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Veteran Spotlight: Jefferson Burbank United States Marine Corps

Today we are spotlighting Central Coast Veteran, Jefferson Burbank, a Vietnam War Combat Veteran who served in the U.S. Marines Corps from January 1968 – March 1970.
Growing up with a small immediate family and no grandparents, aunts, or uncles, Jefferson was very close with his older brother Winston and says that his respect for his brother drove him to make the most out of his life.

While serving in Vietnam, a few of his many duties included calling in airstrikes and serving as an 81mm mortar gunner. During the war, Jefferson experienced many harrowing experiences with tremendous bloodshed. This includes serving in Operation Oklahoma Hills in 1969 where he and his team faced incredible challenges in section 2 of the operation.

As Jefferson tells it, to this day, he vividly remembers the moment they were running up a vast expanse of hilly grasslands exposed to snipers surrounding them. Although they began the journey just after dawn, their destination was a ‘click away’ (a kilometer) with almost impossible odds against them. He recalls a sudden ambush resulting in many of his brothers in arms being shot down all around him. Remarkably Jefferson persevered and eventually found his way to a rescue chopper just in time.

When reflecting upon his return home, Jefferson attests to the social hardships and injustices he experienced as a Vietnam Veteran. Because of the unique brutality of the war and its unpopularity back home in the States, Jefferson, like many others, arrived home to hatred and harassment from community members for being a veteran. Still, he says there was always a “great comradery, like a brotherhood” among Vietnam veterans, an unspoken understanding. Today, he proudly wears his Marine colors and badges, in honor of those who did not return and finds peace of mind riding his motorcycle across the Central Coast.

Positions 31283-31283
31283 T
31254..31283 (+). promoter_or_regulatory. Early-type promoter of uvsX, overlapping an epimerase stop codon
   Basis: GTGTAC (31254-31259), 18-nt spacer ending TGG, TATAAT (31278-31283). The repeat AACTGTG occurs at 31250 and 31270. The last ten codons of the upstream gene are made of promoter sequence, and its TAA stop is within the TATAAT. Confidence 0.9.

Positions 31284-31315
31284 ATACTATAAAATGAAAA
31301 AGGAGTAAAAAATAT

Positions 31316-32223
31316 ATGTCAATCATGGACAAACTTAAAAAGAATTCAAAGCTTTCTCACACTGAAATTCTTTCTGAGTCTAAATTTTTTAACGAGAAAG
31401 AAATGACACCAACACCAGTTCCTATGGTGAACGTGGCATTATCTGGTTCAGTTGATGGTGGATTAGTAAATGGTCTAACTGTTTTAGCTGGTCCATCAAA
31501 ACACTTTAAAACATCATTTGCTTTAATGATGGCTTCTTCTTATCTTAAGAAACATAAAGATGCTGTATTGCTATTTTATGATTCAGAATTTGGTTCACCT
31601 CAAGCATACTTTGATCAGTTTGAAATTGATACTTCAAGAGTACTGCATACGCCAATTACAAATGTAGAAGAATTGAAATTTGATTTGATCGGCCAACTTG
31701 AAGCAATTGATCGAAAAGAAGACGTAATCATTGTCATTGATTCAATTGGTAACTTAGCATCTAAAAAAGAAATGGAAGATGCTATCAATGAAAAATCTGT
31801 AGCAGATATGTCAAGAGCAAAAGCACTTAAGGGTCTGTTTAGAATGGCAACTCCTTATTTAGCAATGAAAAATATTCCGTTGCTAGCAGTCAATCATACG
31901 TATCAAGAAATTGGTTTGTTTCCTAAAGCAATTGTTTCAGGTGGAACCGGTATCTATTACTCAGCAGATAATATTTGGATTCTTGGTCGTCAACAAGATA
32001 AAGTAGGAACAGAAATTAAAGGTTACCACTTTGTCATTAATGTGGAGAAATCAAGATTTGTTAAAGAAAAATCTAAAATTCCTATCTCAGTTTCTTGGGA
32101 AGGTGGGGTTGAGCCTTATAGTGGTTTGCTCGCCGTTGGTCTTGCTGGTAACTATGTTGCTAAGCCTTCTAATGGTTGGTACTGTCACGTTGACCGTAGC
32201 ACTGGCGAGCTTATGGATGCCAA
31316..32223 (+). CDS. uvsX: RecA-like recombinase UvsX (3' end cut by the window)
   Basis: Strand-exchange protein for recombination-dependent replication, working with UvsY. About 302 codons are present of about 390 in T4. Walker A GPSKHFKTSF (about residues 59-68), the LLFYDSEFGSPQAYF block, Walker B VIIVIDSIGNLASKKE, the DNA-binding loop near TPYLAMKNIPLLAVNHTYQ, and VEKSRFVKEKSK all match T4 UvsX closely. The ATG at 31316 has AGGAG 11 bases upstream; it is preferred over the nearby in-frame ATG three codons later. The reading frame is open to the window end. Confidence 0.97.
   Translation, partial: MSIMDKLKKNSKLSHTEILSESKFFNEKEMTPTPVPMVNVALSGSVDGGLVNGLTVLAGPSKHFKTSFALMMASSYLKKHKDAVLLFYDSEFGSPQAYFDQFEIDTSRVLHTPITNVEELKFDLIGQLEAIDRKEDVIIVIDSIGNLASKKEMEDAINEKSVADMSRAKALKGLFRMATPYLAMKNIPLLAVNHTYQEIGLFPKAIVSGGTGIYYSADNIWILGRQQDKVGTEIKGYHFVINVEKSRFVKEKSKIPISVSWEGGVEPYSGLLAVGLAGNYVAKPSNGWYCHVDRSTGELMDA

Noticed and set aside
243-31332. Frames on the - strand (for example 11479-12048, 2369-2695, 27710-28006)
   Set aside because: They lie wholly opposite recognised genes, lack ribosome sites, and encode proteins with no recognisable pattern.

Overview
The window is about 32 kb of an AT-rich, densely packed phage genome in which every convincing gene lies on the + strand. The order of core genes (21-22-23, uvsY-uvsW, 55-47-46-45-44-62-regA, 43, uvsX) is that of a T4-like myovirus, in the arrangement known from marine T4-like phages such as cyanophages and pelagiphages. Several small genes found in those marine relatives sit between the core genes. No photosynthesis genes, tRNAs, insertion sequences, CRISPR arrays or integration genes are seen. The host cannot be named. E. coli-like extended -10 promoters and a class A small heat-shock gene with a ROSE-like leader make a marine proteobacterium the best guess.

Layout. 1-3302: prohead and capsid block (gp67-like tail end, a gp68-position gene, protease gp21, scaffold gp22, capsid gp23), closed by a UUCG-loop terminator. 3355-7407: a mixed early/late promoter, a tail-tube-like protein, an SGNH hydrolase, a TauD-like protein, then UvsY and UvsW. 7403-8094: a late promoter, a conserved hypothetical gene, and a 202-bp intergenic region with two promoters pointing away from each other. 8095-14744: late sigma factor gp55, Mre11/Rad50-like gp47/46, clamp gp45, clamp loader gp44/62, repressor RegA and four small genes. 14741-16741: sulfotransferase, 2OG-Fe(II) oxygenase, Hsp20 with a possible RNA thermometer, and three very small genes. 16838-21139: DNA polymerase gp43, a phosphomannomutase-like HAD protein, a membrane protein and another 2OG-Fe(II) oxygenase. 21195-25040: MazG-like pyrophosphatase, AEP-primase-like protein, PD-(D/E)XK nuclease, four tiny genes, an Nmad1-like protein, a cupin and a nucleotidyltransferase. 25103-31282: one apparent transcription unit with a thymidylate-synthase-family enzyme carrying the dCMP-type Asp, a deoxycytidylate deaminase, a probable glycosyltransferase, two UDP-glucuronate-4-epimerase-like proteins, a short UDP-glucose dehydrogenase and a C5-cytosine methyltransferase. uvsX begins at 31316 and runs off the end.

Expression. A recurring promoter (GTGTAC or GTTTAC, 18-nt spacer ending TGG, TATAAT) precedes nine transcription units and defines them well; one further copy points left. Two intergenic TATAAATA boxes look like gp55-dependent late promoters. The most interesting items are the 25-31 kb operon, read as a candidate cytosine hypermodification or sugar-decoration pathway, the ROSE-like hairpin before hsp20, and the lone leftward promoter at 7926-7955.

Jefferson had intended to pursue a career as a veterinarian for large animals, but returning from war with multiple war injuries prevented that reality. He eventually ran a small business on the Central Coast after college. Today, Jefferson strives to support other veterans, especially those suffering from war induced disabilities as he does. He remains active in the veteran community through his involvement with the Veterans of Foreign Wars in Atascadero, the Disabled American Veterans (DAV), Vietnam Veterans Riders, and the Gold Coast Wheelers.
Thank you for your service, and welcome home.